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Cosmotheology is to be distinguished from Derham's eighteenth-century astrotheology in that the main thrust of the former is not to offer proof of God or God's attributes, but to use Nature to inform a much broader range of theological discussion. The history of the extraterrestrial life debate gives us some idea of the elements of a cosmotheology as perceived by our predecessors. Although we need not be bound by their limits, the problems of the new universe for Christianity are fairly clear, and will become clearer for other religions as their attitudes toward life on other worlds become better known. Whatever the tenets of a specific religion, we offer five general principles for cosmotheology.

  • 1. Cosmotheology must take into account that humanity is in no way physically central in the universe; we are located on a small planet around a star on the outskirts of the Milky Way galaxy. Although we have known this now for most of the century, and although it gives urgency to the religious questions (especially the Incarnation) raised in the wake of the Copernican theory, this revelation has resulted in no change of doctrine to any of the world's anthropocentric religions.
  • 2. Cosmotheology must take into account that humanity probably is not central biologically. We may be unique in the sense that Loren Eiseley so poetically wrote when he said:

Nowhere in all space or on a thousand worlds will there be men to share our loneliness. There may be wisdom; there may be power; somewhere across space great instruments, handled by strange, manipulative organs, may stare vainly at our floating cloud wrack, their owners yearning as we yearn. Nevertheless, in the nature of life and in the principles of evolution we have had our answer. Of men elsewhere, and beyond, there will be none forever.10

But uniqueness of form does not make us central to the story of the universe. Nor, one would think, should it make us the special object of attention of any deity.

  • 3. Cosmotheology must take into account that humanity is most likely somewhere near the bottom, or at best midway, in the great chain of intelligent beings in the universe. This follows from the age of the universe and the youth of our species. The universe is in excess of ten billion years old. The genus homo evolved only two million years ago, and archaic homo sapiens only 500,000 years ago. Homo sapiens sapiens is considerably younger than that, and terrestrial civilization and history cover only a few millennia. Even taking into account that the universe needed billions of years to generate the ingredients for life, if nature does select for intelligence, it has probably been doing so at numerous sites long before we arrived on the scene. Surely this has relevance to the question of our relation to any universal deity.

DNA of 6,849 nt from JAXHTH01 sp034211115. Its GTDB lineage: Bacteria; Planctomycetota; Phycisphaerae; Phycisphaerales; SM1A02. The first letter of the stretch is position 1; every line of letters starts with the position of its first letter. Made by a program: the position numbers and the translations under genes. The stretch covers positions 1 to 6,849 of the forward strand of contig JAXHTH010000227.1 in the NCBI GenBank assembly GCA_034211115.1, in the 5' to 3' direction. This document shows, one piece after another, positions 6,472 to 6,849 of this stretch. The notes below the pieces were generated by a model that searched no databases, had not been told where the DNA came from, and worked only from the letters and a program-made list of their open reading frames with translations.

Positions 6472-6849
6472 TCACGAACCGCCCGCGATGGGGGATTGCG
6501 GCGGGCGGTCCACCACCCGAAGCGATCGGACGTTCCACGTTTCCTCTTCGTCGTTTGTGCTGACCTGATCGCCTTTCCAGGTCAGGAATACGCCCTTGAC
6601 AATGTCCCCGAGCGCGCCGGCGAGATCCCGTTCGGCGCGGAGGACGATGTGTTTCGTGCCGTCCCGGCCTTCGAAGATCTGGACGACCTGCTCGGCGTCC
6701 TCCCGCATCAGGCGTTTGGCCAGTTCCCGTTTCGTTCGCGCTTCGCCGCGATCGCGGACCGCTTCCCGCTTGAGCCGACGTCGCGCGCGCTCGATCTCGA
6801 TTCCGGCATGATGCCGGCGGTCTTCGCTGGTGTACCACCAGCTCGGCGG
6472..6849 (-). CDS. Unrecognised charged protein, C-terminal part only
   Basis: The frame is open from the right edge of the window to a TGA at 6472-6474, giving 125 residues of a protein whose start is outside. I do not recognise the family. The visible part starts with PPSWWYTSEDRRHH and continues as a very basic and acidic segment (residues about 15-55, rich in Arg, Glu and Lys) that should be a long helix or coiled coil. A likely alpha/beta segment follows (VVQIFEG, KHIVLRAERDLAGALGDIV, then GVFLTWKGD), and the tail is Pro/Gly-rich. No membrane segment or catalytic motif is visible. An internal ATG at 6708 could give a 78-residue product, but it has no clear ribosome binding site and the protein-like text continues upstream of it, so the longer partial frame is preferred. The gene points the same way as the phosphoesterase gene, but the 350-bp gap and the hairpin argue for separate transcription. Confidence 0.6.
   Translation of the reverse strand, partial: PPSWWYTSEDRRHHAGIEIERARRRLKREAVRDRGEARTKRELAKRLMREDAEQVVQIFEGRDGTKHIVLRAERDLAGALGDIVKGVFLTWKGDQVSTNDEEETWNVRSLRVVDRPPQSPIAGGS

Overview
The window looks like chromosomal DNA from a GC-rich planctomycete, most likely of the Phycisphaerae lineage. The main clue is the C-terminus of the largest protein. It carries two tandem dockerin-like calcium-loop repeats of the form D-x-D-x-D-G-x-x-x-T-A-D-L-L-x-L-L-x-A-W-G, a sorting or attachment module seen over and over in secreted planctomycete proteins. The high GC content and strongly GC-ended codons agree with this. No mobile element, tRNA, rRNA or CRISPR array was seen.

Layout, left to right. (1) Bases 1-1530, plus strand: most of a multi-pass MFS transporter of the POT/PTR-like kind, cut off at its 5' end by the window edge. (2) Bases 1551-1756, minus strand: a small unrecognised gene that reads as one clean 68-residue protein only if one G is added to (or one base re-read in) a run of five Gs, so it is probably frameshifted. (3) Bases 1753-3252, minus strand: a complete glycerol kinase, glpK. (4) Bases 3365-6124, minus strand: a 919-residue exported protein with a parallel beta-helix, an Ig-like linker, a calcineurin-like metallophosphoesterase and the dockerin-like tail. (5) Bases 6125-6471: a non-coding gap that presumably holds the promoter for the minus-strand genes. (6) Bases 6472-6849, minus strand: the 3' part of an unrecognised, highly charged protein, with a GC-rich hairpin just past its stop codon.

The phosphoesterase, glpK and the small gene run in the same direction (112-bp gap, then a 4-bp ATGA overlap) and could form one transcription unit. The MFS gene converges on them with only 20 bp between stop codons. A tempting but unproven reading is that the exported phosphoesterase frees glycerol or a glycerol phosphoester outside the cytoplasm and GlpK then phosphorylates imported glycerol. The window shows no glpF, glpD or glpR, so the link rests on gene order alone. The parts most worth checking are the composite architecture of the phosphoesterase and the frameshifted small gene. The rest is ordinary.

• 4. Cosmotheology must be open to radically new conceptions of God, not necessarily the God of the ancients, nor the God of human imagination, but a God grounded in cosmic evolution, the biological universe, and the three principles stated above.
  • 5. Cosmotheology must have a moral dimension, extended to include all species in the universe — a reverence and respect for life that we find difficult enough to foster on Earth. While the challenge of this principle should not be underestimated, it will perhaps also make us realize that homo sapiens is one, after all, despite superficial differences.

In my opinion, religions will adjust to these cosmotheological principles because the alternative is extinction. The adjustment will be most wrenching for those monotheistic religions that see man in the image of God (Judaism, Christianity, and Islam), a one-to-one relationship with a single Godhead. It will be less wrenching for Eastern religions that teach salvation through individual enlightenment (Buddhism and Hinduism) rather than through a Savior, or that are this-worldly (Confucianism) rather than otherworldly. The adjustment will not be to the physical world, as in Copernicanism, nor to the biological world, as in Darwinism, where man descended from the apes but still remained at the top of the terrestrial world. Rather the adjustment will be to the biological universe, in which intelligences are likely to be superior to us for reasons stated above.[1]